The Democratic representatives of the US House of Representatives Ilhan Omar and Alexandria Ocasio-Cortez as well as the newest member of the AOC’s democratic-socialist bloc, Cori Bush, are pushing against President Obama’s recent criticism of the slogan “Defund the Police”.
Obama argued in a recent interview that the slogan was “snappy” and counterproductive:
“You lost a huge audience the moment you say it, which makes it much less likely that you will actually make the changes you want. The key is deciding whether you want to actually get something done or whether you want to be comfortable with the people you already agree with. “
No, it really isn’t. The “whole point of protest” is not “to make people uncomfortable”. It is to be won. Sometimes, especially with corporations and politicians, the discomfort forces them to act – simply to stop the pain. But at other times, such as when dealing with public opinion, often try to woo, not anger, your audience. For example, on LGBT civil rights issues, if we were to organize a particular campaign of action, we would put a disgruntled side to Congress and American businesses, and a warmer, fuzzy side on television to reach the American people. Both carrot and whip have their place. But they are tools – they are not goals in and of themselves …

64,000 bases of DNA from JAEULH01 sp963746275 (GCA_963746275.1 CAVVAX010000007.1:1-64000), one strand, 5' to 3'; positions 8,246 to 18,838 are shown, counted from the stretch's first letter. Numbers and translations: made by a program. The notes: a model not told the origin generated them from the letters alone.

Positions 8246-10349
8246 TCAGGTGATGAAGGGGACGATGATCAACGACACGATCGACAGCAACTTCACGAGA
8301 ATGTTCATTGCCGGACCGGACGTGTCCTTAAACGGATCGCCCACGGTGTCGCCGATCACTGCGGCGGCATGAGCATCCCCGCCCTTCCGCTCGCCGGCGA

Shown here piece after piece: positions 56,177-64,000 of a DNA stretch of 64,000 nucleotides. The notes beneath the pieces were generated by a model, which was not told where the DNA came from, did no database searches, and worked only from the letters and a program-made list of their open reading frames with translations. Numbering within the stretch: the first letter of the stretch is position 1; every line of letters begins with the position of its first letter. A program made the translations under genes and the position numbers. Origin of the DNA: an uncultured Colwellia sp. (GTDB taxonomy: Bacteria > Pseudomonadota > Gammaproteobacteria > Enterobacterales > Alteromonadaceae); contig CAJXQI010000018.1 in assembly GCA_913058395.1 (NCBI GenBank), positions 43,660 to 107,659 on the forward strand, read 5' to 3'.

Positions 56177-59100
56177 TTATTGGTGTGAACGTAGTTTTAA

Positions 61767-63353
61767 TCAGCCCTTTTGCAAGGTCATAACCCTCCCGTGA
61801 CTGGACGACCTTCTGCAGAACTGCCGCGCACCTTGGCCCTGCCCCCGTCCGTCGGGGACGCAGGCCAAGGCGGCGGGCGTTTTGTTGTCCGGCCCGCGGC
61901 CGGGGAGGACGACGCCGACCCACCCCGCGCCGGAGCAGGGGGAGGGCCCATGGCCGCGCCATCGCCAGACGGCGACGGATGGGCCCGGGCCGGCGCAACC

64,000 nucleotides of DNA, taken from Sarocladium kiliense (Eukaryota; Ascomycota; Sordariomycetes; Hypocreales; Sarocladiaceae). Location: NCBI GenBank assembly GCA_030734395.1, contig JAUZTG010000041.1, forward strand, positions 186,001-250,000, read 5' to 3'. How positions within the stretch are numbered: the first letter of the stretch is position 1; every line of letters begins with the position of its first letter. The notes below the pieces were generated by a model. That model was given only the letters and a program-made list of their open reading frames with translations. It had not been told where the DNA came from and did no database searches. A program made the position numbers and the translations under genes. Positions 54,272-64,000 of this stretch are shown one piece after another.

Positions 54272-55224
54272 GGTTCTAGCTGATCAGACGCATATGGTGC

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CyberDisobedience on Substack | @aravosis | Facebook | Instagram | LinkedIn. John Aravosis is Executive Editor of AMERICAblog, which he founded in 2004. He holds a degree in Joint Law (JD) and a Masters in Foreign Service from Georgetown. and has served in the U.S. Senate, World Bank, Children’s Defense Fund, United Nations Development Program, and as a stringer for the Economist. He is a frequent television expert who has appeared on O’Reilly Factor, Hardball, World News Tonight, Nightline, AM Joy, and Reliable Sources, among others. John lives in Washington, DC. John’s article archive.